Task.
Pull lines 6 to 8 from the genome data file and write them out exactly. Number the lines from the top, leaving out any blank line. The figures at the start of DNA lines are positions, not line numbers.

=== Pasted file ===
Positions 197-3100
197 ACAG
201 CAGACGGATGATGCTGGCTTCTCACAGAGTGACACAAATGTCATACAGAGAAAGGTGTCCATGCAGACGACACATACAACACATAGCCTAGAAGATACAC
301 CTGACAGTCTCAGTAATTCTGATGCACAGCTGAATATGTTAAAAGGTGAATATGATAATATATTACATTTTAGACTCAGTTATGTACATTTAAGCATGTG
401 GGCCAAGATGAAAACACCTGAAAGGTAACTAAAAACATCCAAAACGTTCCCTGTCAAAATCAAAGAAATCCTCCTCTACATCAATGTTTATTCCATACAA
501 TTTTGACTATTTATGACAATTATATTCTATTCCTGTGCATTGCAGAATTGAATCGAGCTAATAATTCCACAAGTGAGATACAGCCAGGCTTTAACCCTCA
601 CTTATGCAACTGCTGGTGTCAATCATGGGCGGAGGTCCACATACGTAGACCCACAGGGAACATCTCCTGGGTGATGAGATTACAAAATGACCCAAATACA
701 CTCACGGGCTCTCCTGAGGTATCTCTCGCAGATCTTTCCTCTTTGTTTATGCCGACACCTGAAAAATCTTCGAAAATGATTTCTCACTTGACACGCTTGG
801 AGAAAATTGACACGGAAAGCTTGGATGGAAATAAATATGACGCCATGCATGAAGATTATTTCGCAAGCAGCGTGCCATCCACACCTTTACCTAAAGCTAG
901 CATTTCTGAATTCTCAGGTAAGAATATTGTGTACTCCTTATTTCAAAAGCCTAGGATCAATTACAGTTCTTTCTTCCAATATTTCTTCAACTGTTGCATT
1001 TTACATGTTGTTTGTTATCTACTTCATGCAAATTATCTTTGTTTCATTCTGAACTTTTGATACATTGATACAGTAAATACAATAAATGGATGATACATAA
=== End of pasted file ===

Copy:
501 TTTTGACTATTTATGACAATTATATTCTATTCCTGTGCATTGCAGAATTGAATCGAGCTAATAATTCCACAAGTGAGATACAGCCAGGCTTTAACCCTCA
601 CTTATGCAACTGCTGGTGTCAATCATGGGCGGAGGTCCACATACGTAGACCCACAGGGAACATCTCCTGGGTGATGAGATTACAAAATGACCCAAATACA
701 CTCACGGGCTCTCCTGAGGTATCTCTCGCAGATCTTTCCTCTTTGTTTATGCCGACACCTGAAAAATCTTCGAAAATGATTTCTCACTTGACACGCTTGG